L17i - Food: Ordering

We have covered most of the food words you will need. Now we need to learn how to order these foods. Let's look at a few typical words and phrases you will meet when visiting a restaurant

tee places / seats
kon people
chern invite
nang sit
kor want
doo look
menu may-noo
jahn plate
gae-oh glass
kuat bottle
spoon chorn
fork sorm
knife meet
gep dtung collect the money
chek bin bill
horng nam toilet


tee / kon

When you first arrive at a restaurant a waitress will probably greet you with a 'sawatdee' and the question 'gee tee' or 'gee kon'. That is how many places or how many people.

sawatdee ka
sawatdee krup

gee tee ka ? : How many places?
sorng tee krup : Two places please


chern nang

She will lead you to a table and invite you to sit:

chern nang ka : Please sit down.

'chern' is an invitation to do something. 'nang' is sit.


kor doo may-noo

Most restaurants will give you a menu but some of the more informal places may just invite you to order from the top of your head. If you want to see a menu:

kor doo may-noo krup : I want to look at the menu please.



When ordering, don't forget to use classifiers. This is not so important if you are ordering a single item, e.g.:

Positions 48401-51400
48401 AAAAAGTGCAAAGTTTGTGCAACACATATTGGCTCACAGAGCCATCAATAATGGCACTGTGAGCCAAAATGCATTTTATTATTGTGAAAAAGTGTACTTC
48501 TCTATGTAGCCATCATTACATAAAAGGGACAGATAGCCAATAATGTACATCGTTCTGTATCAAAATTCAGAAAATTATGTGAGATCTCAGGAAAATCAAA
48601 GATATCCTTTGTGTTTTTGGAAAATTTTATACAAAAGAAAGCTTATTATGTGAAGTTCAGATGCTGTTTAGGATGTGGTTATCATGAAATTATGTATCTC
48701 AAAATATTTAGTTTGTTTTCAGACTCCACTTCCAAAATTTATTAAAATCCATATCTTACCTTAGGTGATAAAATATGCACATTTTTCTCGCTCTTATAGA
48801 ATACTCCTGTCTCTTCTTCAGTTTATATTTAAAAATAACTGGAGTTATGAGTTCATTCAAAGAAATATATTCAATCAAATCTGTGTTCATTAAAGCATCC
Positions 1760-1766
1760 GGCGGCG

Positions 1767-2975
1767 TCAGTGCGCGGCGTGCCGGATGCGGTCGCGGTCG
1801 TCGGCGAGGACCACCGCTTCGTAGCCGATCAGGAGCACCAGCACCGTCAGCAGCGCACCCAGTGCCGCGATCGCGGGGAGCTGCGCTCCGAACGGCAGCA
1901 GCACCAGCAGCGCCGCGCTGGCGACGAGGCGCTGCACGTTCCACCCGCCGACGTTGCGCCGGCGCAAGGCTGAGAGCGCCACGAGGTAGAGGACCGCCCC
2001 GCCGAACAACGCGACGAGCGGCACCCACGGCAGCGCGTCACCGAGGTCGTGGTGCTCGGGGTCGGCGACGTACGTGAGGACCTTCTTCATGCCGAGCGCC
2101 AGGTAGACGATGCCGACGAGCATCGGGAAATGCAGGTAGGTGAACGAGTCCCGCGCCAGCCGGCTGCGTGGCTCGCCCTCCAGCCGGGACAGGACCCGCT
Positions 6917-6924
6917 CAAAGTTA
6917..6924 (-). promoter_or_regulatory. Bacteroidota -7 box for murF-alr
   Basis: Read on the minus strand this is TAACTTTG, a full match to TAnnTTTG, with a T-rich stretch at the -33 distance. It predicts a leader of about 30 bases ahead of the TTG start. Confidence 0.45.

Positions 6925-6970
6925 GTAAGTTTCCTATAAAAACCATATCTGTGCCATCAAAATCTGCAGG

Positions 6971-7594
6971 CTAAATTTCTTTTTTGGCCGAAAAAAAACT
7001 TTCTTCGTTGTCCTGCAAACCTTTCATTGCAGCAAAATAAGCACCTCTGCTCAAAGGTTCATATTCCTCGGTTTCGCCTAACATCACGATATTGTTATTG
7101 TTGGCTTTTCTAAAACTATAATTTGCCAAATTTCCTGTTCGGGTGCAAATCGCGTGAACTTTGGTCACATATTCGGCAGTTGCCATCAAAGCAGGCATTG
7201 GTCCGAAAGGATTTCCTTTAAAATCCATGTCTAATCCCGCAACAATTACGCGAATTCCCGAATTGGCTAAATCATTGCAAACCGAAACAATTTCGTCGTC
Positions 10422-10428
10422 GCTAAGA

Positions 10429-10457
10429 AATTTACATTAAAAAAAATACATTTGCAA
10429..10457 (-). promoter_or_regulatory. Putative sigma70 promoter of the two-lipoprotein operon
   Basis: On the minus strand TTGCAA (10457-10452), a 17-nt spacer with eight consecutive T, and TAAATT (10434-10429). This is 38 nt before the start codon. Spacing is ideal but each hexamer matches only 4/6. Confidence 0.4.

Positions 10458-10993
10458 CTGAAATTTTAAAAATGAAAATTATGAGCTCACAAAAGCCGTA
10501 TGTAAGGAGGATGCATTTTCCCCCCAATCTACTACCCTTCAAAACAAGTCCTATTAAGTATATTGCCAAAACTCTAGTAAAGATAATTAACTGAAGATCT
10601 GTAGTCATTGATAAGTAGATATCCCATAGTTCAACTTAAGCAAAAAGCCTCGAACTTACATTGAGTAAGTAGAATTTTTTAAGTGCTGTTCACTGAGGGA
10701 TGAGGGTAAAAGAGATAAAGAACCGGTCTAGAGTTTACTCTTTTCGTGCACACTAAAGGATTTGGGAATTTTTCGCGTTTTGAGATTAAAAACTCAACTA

kor tom yam goong : I want tom yam goong.

If you are ordering more than one of an item it is necessary to use a classifier. The classifiers for food and drink are often the vessels in which they are served:

kaow suay sorng jaan : steamed rice, two plates
koke see gae-oh : coke, four glasses
bee-a sahm kuat lek : beer, three small bottles


gep dtung / chek bin

These are the two most common ways to ask for the bill.

gep dtung krup is a little politer. It means 'collect the money please.'

chek bin krup - is less formal. It means 'bill please' and is derived from the two western words 'cheque' and 'bill'. SInce Thai script does not allow 'l' sounds at the end of syllables so 'bill' gets changed to 'bin'.





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